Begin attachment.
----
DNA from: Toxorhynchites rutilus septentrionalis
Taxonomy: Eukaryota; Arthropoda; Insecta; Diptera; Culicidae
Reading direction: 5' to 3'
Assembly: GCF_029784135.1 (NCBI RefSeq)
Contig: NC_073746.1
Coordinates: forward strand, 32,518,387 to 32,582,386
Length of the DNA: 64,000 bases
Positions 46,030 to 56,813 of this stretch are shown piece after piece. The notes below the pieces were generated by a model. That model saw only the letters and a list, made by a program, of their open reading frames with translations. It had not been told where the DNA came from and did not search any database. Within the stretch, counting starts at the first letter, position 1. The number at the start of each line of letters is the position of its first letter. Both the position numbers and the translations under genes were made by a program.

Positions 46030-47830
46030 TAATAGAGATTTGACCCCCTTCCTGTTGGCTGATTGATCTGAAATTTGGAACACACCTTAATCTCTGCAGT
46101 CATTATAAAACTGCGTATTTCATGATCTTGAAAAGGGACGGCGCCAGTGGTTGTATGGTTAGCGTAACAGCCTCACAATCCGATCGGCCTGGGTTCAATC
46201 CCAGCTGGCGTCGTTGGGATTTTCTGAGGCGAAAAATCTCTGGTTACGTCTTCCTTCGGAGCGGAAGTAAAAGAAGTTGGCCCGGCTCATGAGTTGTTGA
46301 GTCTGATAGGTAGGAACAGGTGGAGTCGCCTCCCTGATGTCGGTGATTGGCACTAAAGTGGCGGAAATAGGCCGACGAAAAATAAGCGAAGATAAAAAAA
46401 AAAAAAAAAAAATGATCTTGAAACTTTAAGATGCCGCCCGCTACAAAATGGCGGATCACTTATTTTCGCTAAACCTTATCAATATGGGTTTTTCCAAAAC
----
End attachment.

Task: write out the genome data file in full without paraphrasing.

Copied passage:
DNA from: Toxorhynchites rutilus septentrionalis
Taxonomy: Eukaryota; Arthropoda; Insecta; Diptera; Culicidae
Reading direction: 5' to 3'
Assembly: GCF_029784135.1 (NCBI RefSeq)
Contig: NC_073746.1
Coordinates: forward strand, 32,518,387 to 32,582,386
Length of the DNA: 64,000 bases
Positions 46,030 to 56,813 of this stretch are shown piece after piece. The notes below the pieces were generated by a model. That model saw only the letters and a list, made by a program, of their open reading frames with translations. It had not been told where the DNA came from and did not search any database. Within the stretch, counting starts at the first letter, position 1. The number at the start of each line of letters is the position of its first letter. Both the position numbers and the translations under genes were made by a program.

Positions 46030-47830
46030 TAATAGAGATTTGACCCCCTTCCTGTTGGCTGATTGATCTGAAATTTGGAACACACCTTAATCTCTGCAGT
46101 CATTATAAAACTGCGTATTTCATGATCTTGAAAAGGGACGGCGCCAGTGGTTGTATGGTTAGCGTAACAGCCTCACAATCCGATCGGCCTGGGTTCAATC
46201 CCAGCTGGCGTCGTTGGGATTTTCTGAGGCGAAAAATCTCTGGTTACGTCTTCCTTCGGAGCGGAAGTAAAAGAAGTTGGCCCGGCTCATGAGTTGTTGA
46301 GTCTGATAGGTAGGAACAGGTGGAGTCGCCTCCCTGATGTCGGTGATTGGCACTAAAGTGGCGGAAATAGGCCGACGAAAAATAAGCGAAGATAAAAAAA
46401 AAAAAAAAAAAATGATCTTGAAACTTTAAGATGCCGCCCGCTACAAAATGGCGGATCACTTATTTTCGCTAAACCTTATCAATATGGGTTTTTCCAAAAC